More than 25 percent of over-the-road truck drivers suffer from obstructive sleep apnea, and those who forego treatment considerably raise their risk of being involved in a fatigue-related motor vehicle crash, according to a University of Minnesota study published last year. Sleep apnea is a common and serious disorder that causes brief interruptions of breathing during sleep. Whether or not driving is part of one’s job in waste management, poor sleep patterns can affect workplace performance.
William McDonald was fired from his job with the Town of Brookline, Mass., for unjustified absences and inadequate documentation of sick leave. He sued his former employer, alleging that his termination violated the federal Americans with Disabilities Act (ADA). He claimed that his poor performance stemmed from sleep apnea, a disability that the town allegedly failed to accommodate. After a six-day trial, a jury found in favor of the town. On appeal, he was again rebuffed.
In 2003, McDonald joined the town's public works department with duties and assignments spread among three subdivisions—highway, traffic and sanitation. Although receiving generally positive performance reviews during his first years on the job, McDonald struggled with substance abuse issues and, beginning in 2008, began to receive complaints about his use of sick leave.
His supervisor repeatedly asked him for additional documentation from a physician to justify his absences. On one occasion McDonald submitted a doctor's note for a day when he was a no-show, but later he admitted that his absence was due to a mandatory court appearance related to a previous drug-related arrest. In September, 2008, he was suspended from work for three days for what the town claimed was sick leave abuse.
The critical events in McDonald's employment happened in the harsh winter and spring of 2009. Although he clocked a significant amount of overtime hours to assist with snow removal efforts, he was frequently absent from work. In January, he took a number of sick days and bereavement leave to tend to his father, who had been seriously injured in an accident and ultimately passed away. The following month he called in sick because he was experiencing "flulike symptoms" and was feeling "run down." On February 18, he went to a hospital emergency room and complained that he felt tired, achy and was experiencing "sweats."
The following day the commissioner of public works directed McDonald to appear at a disciplinary hearing on March 2, to address "unsubstantiated questionable sick leave,” warning that he faced possible termination for these violations. McDonald immediately visited his primary care physician for documentation supporting his absences, and renewed his complaints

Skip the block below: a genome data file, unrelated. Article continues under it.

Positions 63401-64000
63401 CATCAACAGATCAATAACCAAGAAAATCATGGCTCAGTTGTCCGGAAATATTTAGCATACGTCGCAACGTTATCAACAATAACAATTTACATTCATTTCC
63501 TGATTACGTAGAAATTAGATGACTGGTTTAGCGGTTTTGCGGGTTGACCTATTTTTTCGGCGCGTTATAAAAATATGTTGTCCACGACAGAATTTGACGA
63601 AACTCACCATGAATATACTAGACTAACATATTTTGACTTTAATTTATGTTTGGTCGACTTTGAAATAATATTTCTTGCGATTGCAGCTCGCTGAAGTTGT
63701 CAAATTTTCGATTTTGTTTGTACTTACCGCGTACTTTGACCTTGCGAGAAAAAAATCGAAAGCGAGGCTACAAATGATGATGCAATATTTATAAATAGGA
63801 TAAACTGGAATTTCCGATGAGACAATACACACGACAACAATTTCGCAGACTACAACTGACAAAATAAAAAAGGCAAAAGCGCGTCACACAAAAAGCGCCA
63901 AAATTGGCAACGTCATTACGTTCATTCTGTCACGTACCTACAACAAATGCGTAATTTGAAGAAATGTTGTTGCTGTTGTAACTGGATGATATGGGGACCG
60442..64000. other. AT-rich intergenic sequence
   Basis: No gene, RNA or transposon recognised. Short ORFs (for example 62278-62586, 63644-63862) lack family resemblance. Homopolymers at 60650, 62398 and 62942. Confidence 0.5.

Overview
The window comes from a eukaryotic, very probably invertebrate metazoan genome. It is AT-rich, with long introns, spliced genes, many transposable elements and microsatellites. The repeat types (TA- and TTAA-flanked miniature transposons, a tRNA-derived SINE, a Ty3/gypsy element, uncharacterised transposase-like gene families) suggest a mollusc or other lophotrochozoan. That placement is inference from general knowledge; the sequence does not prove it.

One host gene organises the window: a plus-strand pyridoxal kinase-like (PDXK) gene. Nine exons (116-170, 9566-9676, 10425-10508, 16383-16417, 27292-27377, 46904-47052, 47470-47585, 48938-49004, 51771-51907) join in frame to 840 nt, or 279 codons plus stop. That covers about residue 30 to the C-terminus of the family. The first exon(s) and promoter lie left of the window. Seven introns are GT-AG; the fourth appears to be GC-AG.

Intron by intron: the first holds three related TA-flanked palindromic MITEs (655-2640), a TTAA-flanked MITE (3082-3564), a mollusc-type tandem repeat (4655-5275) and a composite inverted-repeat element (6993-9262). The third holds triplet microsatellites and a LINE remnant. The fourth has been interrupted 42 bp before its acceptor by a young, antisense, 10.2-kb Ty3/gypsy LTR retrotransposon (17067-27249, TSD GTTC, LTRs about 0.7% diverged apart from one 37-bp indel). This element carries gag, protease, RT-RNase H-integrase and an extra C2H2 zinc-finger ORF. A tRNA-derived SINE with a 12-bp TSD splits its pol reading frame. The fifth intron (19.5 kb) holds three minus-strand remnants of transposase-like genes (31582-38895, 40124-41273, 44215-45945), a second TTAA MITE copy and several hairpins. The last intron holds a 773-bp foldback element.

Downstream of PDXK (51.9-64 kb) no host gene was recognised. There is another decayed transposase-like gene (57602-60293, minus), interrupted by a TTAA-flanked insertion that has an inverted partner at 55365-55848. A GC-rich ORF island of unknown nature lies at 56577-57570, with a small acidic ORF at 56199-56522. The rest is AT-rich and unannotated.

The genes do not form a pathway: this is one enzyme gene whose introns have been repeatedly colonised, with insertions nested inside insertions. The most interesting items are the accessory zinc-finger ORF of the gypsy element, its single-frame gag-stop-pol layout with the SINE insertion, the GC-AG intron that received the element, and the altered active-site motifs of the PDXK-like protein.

about various symptoms (nausea, vomiting, diarrhea and night sweats) that he had previously mentioned at the emergency room. About same time, he also visited a psychologist for difficulties that he was having with sleeping. The psychologist referred him to a sleep study at a local hospital.
Upon his return to work, McDonald complained about his assignment to the sanitation division because he had difficulty "keeping up" with the physical nature of the tasks. On March 19, when he flatly refused to work, he was sent home.
His physician, reviewing the results from the sleep study, concluded that McDonald was suffering from sleep apnea, and suggested he see a sleep specialist. The doctor also wrote a note stating that McDonald was being treated for "fatigue and a related disorder" and that he should be performing "light duty for the foreseeable future." The town requested further information and documentation regarding the "medical reasons for the request for light duty" and told McDonald that he could not come back to work until such information had been received and until "a determination [has been] made as to your employment status."
On March 23, the town's assistant director of human resources sent McDonald a letter informing him of his rights under the Family Medical Leave Act (FMLA) and enclosing a form that McDonald could fill out if he wanted to apply for FMLA leave. McDonald, who had follow-up appointments scheduled with his physician and his sleep specialist on March 31 and April 2, respectively, did not reply to the March 23 letter until April 6, at which time he reiterated his request for light duty and enclosed the sleep study along with another copy of the note from his physician.
Throughout April McDonald continued to complain of fatigue. The sleep study caused the town to be concerned that he could become drowsy while operating heavy equipment. Meantime, officials continued to find his supporting documentation insufficient to justify his use of sick leave, and at times even found the information inconsistent and contradictory. The town eventually concluded that McDonald's symptoms stemmed from substance abuse withdrawal and that he was using sick leave as a cover for this problem. Notably, McDonald never disclosed his substance abuse issues to any medical professionals.